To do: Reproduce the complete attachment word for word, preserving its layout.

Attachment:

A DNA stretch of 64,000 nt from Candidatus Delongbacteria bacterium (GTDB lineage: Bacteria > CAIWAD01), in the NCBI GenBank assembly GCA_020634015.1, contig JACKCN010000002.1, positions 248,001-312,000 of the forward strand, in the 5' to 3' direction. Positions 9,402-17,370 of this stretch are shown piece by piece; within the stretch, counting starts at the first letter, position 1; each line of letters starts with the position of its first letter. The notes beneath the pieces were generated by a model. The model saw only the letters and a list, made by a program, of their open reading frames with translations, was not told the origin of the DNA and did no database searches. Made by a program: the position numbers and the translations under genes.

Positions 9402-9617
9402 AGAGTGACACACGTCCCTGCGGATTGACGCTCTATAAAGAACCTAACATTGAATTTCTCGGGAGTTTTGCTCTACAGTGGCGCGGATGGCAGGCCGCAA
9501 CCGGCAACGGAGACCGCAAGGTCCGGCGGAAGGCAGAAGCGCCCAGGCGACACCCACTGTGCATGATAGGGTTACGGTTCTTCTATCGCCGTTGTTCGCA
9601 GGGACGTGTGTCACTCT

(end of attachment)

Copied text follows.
A DNA stretch of 64,000 nt from Candidatus Delongbacteria bacterium (GTDB lineage: Bacteria > CAIWAD01), in the NCBI GenBank assembly GCA_020634015.1, contig JACKCN010000002.1, positions 248,001-312,000 of the forward strand, in the 5' to 3' direction. Positions 9,402-17,370 of this stretch are shown piece by piece; within the stretch, counting starts at the first letter, position 1; each line of letters starts with the position of its first letter. The notes beneath the pieces were generated by a model. The model saw only the letters and a list, made by a program, of their open reading frames with translations, was not told the origin of the DNA and did no database searches. Made by a program: the position numbers and the translations under genes.

Positions 9402-9617
9402 AGAGTGACACACGTCCCTGCGGATTGACGCTCTATAAAGAACCTAACATTGAATTTCTCGGGAGTTTTGCTCTACAGTGGCGCGGATGGCAGGCCGCAA
9501 CCGGCAACGGAGACCGCAAGGTCCGGCGGAAGGCAGAAGCGCCCAGGCGACACCCACTGTGCATGATAGGGTTACGGTTCTTCTATCGCCGTTGTTCGCA
9601 GGGACGTGTGTCACTCT